By some measures we do well on cost and utilization. Our frequency of admission to hospitals and associated length of stay is low. The U.S. continues to be a leader in the development of alternatives to hospital-based care and our advances in this arena are being adopted internationally. When comparing U.S. per capita healthcare costs to those of other nations, we track fairly close in the early years of life. However, at age 55, per capita healthcare costs diverge significantly without any indication of benefit and, once admitted to hospitals, patients receive a questionable intensity of services, which, like pharmaceuticals, are priced in a manner that remains mysterious.

American healthcare workers are also paid significantly more than their international colleagues. Nursing and technical staff in the U.S. receive significantly more income than their counterparts elsewhere. To a large extent this reflects their more sophisticated training and specialized skill sets. As labor costs are about 50 percent of a hospital's budget this is no small consideration. As often observed, physician income is also much higher in the U.S., though this is starting to even out as more physicians become salaried employees, trading higher incomes for more work-life balance. Finally, our massive administrative overhead speaks to the complexity of a system whose fragmented nature, regulatory burden and fiscal complexity distracts from the core mission of care. Also, an ever-growing number of formal and self-appointed groups have positioned themselves as arbiters of care with unique requirements for data and programs that are at times contradictory and distracting. 

4. Quality and access: As with cost, there is very much a complex mixed message here. It should be noted that the worldwide movement for quality and safety had much of its roots in the U.S. Many programs to address infections and complications had their origins here. In some measures, such as infection and mortality rates directly associated with care, we do well, though still not at the optimal level. Where we find more murky results is in areas such as infant mortality and chronic disease. Here, we fare poorly; however, results appear to be a function as much of the socioeconomic support systems as they are of the acute care systems. In such circumstances, the emphasis will need to be at least as much on social support outside of the traditional healthcare arena.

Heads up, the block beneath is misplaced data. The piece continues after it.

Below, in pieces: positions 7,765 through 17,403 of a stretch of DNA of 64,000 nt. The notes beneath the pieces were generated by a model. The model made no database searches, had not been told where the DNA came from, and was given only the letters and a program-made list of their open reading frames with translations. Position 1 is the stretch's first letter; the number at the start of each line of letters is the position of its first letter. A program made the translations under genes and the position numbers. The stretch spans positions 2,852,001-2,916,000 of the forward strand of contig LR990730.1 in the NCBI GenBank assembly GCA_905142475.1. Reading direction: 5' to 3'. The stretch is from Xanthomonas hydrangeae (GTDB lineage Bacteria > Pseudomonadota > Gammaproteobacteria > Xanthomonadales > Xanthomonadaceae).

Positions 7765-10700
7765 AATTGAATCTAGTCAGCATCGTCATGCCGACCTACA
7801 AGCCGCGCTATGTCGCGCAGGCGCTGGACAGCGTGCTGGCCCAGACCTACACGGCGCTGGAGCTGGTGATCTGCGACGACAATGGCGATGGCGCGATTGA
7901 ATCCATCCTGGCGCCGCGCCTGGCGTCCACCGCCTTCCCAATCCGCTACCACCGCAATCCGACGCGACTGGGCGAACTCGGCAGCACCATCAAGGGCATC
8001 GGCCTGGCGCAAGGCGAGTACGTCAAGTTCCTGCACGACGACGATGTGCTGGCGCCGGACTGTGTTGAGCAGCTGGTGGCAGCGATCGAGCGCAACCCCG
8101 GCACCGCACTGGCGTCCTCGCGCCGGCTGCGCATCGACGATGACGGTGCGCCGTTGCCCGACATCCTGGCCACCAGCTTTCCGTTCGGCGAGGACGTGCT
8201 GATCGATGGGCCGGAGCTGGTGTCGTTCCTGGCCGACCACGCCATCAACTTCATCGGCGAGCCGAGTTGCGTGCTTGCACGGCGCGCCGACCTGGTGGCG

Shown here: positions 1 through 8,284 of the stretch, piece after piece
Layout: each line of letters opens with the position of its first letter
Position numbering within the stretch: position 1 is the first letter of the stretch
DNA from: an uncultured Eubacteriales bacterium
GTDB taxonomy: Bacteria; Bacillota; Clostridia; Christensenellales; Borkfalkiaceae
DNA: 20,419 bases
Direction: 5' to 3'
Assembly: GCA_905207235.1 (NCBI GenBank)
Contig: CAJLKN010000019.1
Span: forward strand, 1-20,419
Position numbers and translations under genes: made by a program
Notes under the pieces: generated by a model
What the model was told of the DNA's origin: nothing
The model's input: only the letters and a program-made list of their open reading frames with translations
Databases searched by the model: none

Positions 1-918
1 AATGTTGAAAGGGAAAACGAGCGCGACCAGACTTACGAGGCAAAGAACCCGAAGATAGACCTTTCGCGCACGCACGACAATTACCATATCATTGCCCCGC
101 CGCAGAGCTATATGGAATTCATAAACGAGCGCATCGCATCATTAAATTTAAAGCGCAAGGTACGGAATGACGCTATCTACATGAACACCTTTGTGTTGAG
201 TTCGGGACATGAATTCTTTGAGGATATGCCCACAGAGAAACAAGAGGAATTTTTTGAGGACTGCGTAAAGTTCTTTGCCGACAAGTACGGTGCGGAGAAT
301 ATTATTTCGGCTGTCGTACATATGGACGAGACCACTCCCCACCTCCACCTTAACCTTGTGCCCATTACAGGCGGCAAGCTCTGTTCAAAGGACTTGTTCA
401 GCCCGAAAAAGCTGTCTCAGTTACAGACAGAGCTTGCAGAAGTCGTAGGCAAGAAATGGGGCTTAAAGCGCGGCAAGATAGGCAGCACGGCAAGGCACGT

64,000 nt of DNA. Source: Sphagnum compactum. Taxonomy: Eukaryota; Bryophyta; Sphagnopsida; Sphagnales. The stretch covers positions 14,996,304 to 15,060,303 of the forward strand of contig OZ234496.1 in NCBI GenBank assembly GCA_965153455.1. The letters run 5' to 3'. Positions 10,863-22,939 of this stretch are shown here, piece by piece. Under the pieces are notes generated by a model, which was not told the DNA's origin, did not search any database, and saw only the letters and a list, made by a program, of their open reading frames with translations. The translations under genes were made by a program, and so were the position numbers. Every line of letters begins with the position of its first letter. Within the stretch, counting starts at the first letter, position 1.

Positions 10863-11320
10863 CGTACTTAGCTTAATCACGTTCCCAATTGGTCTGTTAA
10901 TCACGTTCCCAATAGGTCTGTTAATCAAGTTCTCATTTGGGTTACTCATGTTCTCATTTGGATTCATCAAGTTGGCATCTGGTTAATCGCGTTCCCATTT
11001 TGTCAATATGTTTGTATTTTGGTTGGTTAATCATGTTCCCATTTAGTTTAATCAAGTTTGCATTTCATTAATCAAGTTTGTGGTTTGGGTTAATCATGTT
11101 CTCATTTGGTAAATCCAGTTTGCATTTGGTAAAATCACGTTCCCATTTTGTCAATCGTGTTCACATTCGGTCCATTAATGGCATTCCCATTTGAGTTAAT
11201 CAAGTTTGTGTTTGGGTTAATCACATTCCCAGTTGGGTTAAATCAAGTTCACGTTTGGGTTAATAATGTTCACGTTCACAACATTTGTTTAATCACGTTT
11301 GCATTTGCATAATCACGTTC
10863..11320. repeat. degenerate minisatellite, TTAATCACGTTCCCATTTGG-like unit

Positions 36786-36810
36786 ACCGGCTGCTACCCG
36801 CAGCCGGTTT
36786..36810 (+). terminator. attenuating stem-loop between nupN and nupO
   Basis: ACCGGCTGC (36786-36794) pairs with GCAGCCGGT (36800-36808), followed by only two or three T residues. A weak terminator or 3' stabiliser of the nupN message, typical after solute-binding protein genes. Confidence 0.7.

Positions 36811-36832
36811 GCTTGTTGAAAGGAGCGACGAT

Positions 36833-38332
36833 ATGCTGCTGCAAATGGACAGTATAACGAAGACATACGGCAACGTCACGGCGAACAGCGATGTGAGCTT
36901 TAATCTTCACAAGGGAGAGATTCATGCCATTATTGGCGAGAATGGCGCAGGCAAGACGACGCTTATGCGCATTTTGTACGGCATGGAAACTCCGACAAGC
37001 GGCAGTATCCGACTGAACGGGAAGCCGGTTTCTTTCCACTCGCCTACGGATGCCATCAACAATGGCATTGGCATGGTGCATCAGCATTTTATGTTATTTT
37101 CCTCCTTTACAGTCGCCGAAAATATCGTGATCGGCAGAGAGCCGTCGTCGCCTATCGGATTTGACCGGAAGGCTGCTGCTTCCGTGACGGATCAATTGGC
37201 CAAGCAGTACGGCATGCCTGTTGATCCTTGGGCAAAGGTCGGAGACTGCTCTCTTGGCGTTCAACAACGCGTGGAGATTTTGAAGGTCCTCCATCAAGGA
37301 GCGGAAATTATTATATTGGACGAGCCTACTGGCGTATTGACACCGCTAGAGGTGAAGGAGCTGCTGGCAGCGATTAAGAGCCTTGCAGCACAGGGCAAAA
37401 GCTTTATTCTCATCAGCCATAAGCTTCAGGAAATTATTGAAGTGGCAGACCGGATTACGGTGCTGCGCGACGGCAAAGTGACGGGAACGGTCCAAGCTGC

Healthcare stakeholders need to step up 

We must engage in a reasoned restructuring of this single largest part of our social and economic base. To do that we need a better understanding where we are and what we are doing. Then, those of us engaged in healthcare need to stop defending a status quo that is eroding faith in our commitment to change. We need to engage as leaders of transparency, quality, and equity. A robust and honest debate will be of no use if it is not followed by a commitment to substantive change. Equally important, we will need to address the magical thinking that this can be done "on the cheap."

Reuven Pasternak, MD, is the former CEO of Stony Brook University Hospital, vice president for health systems at Stony Brook Medicine, former CEO of Inova Fairfax Hospital and executive vice president for Inova, and former vice dean at Johns Hopkins Medicine. He currently serves on the board of Sparian Bioscience, a startup pharmaceutical company; is a senior advisor to the private equity firm The Riverside Company; serves on the advisory board for Stony Brook University's Master of Health Administration program and is a business/scientific advisor to the health science program at the Johns Hopkins Carey School of Business.